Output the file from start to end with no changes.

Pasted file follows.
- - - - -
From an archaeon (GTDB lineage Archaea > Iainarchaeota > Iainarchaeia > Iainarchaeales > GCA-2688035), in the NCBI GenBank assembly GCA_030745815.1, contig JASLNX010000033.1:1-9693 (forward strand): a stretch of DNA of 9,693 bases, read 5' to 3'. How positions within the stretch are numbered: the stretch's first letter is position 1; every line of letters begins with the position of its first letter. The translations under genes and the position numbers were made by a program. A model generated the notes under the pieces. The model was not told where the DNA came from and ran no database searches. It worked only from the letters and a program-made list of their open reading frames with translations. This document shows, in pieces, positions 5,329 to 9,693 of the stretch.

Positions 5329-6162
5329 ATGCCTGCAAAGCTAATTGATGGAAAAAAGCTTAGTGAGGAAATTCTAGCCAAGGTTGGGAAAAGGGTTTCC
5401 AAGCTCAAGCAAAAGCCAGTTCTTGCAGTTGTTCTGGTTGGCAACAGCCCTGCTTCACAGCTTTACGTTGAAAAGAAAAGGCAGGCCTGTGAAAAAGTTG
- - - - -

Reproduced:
From an archaeon (GTDB lineage Archaea > Iainarchaeota > Iainarchaeia > Iainarchaeales > GCA-2688035), in the NCBI GenBank assembly GCA_030745815.1, contig JASLNX010000033.1:1-9693 (forward strand): a stretch of DNA of 9,693 bases, read 5' to 3'. How positions within the stretch are numbered: the stretch's first letter is position 1; every line of letters begins with the position of its first letter. The translations under genes and the position numbers were made by a program. A model generated the notes under the pieces. The model was not told where the DNA came from and ran no database searches. It worked only from the letters and a program-made list of their open reading frames with translations. This document shows, in pieces, positions 5,329 to 9,693 of the stretch.

Positions 5329-6162
5329 ATGCCTGCAAAGCTAATTGATGGAAAAAAGCTTAGTGAGGAAATTCTAGCCAAGGTTGGGAAAAGGGTTTCC
5401 AAGCTCAAGCAAAAGCCAGTTCTTGCAGTTGTTCTGGTTGGCAACAGCCCTGCTTCACAGCTTTACGTTGAAAAGAAAAGGCAGGCCTGTGAAAAAGTTG